Pickling Cucumber Improvement Committee Meeting Abstract
World conditions in the pickle industry today are not at its best. Low margins and slow growth, increasingly expensive and scarce hand labor, aging equipment and facilities, and large inventory costs call for companies to rethink the traditional ways of operating the pickle business.
Additionally, the quality of products manufactured in the summer by unskilled temporary workers on overtime and kept in storage for months, or else packed with imported “fresh” (but extensively refrigerated) cucumbers, don’t help the market’s growth.
The new globalized world economy and its open borders are demanding and producing huge changes in the way we all do business; markets are forcing companies to shift production facilities or to manufacture their products at the most efficient, highest quality alternatives around the world. Borders no longer exist, and the market is unforgiving to those who do not understand it. Practically free importation, thanks to agreements that most developed countries have with poorer nations, make outsourcing finished products from abroad an even easier process.
The concept of virtual companies that outsource the totality of their products and invest their resources on increasing their brand value, is proving to be successful. In the pickle industry, outsourcing finished product from abroad is a real alternative already in use by many processors. Fermented, machine-packed products represent little advantage for processors established in developed, summer-growing countries, but some of the concepts of the new global economy can work in today’s pickle industry for refrigerated and fresh-pack products.
Processors in the U.S., Canada or Europe that outsource their fresh-pack or refrigerated pickled products abroad will benefit from better product quality, real freshness, better inventory management (size reduction and flexibility for last-minute adjustments to sales), net cost savings, and reduced capital expenditures.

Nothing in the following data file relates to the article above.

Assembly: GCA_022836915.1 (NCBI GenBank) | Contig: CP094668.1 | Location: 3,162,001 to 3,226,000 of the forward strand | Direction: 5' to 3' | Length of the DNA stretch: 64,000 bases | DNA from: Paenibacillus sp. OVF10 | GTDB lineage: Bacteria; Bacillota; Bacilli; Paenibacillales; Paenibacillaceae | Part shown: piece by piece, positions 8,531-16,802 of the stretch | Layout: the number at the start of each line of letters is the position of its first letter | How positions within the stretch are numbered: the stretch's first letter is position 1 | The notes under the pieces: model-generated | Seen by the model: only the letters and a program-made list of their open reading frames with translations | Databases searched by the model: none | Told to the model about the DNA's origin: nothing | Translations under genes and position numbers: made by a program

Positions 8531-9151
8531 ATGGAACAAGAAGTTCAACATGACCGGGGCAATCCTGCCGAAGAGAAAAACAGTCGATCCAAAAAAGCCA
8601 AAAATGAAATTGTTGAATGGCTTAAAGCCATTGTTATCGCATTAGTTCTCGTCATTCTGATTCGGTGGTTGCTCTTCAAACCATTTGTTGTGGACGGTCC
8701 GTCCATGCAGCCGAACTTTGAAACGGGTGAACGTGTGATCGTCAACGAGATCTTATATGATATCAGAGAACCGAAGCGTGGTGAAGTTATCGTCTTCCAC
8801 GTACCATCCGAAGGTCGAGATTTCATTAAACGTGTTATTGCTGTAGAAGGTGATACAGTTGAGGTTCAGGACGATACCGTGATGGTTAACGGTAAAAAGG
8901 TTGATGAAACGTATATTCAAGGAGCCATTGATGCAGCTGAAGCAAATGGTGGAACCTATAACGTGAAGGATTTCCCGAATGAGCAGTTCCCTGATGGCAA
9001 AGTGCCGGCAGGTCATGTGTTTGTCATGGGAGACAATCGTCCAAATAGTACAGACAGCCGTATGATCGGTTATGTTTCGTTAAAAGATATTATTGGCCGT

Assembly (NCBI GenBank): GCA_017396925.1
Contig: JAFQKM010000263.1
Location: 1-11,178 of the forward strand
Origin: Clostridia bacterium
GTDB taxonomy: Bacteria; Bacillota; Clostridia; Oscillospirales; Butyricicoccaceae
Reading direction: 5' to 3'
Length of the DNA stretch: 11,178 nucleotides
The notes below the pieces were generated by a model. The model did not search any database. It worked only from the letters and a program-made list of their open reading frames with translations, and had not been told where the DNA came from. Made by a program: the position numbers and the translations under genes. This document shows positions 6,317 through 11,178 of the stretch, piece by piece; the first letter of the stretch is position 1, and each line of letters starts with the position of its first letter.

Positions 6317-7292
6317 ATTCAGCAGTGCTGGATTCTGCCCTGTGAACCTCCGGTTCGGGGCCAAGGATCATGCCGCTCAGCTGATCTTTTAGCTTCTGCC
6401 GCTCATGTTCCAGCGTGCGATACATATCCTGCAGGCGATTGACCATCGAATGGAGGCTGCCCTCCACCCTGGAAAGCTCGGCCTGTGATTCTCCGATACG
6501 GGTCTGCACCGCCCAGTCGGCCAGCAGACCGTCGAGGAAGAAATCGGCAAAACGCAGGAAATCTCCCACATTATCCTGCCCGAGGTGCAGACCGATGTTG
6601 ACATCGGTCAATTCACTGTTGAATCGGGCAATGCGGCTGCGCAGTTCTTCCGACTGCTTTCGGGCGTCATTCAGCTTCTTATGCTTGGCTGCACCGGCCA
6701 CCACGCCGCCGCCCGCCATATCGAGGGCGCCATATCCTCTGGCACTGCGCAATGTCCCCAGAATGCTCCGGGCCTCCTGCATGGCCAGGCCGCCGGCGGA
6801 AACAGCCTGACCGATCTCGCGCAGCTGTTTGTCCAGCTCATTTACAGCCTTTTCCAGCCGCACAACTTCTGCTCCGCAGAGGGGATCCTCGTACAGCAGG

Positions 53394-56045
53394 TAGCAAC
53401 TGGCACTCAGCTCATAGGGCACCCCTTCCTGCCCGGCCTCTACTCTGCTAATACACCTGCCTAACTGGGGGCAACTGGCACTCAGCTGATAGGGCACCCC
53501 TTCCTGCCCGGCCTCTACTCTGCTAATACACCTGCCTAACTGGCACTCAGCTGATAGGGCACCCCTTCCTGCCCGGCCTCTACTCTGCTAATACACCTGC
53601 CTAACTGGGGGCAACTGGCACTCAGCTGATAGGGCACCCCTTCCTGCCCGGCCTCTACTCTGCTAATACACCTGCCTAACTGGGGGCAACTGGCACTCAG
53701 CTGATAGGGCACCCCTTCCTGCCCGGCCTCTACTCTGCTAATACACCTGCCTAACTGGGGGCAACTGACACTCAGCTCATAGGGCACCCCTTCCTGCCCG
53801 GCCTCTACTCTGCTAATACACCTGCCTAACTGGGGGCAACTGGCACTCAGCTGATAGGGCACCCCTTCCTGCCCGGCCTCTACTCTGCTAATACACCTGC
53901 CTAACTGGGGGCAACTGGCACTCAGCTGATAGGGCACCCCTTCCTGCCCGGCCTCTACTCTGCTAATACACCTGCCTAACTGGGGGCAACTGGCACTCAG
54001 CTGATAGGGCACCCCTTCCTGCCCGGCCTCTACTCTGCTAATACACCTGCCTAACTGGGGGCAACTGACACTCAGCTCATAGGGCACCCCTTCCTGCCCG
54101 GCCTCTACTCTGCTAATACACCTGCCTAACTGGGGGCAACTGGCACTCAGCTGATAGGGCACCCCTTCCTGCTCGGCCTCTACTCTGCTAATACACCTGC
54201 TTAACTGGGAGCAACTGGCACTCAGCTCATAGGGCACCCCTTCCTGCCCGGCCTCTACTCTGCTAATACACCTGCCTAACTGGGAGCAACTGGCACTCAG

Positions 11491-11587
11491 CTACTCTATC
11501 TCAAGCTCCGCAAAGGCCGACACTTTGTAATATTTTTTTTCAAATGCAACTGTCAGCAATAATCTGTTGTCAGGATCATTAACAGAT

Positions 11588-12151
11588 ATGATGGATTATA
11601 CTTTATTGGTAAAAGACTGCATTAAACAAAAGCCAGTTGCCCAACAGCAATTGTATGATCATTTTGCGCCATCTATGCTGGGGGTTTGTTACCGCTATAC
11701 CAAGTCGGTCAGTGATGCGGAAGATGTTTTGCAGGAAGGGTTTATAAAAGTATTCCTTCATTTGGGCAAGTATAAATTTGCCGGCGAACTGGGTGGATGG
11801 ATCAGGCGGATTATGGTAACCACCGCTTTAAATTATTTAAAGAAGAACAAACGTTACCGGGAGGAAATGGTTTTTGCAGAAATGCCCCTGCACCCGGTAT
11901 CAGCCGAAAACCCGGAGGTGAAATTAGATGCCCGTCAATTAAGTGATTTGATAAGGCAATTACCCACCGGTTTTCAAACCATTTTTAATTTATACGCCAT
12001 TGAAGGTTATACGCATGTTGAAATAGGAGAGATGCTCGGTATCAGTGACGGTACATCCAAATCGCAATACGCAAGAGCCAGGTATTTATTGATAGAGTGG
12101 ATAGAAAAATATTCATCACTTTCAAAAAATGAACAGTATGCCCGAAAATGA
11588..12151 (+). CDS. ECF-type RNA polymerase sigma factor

Of course there are disadvantages to this idea. The “Product of XXX” label requirement still scares some marketing people. There are quality risks involved in outsourcing, the freight times and unreliability and the communications problem, but most of these fears are either not real or manageable by two serious companies that work together.
Before a company tries a co-packing experience, a reliable source for co-packing has to be found as close as possible to its market. Present alternatives that we are aware of are India, Turkey and México.
The decision-making process can be long and difficult. It will require an important logistics and planning effort, emotionally letting go “old times” and dealing with the power-loss effects that most plant managers feel when loosing part of their plant volume. Reductions or reallocations of overhead cost are also inevitable.
It is important that all EPA, USDA and FDA regulations are met rigorously by the co-packer to assure continuos, trouble-free access into the country where product is being imported.
Kosher certification is now required by most processors, who must also require their co-packers to do so. Plant certification and availability of locally supplied kosher certified ingredients are important issues to verify.
Finally, other issues that need to be studied carefully to assure trouble-free relations with the market through the media are the environmental practices of the co-packer and its hand labor conditions, specially being aware of child labor and health issues.
For further information, contact:
- Guillermo Brun
- Brun Foods, S.A. de C.V.
- Km 2.3 Carr. Villa de Álvarez-Minatitlán, Villa de Álvarez, Colima, México 28970
- Telephone: 52(331)6-0700; Fax: 52(331)6-0720
- E-mail: email@example.com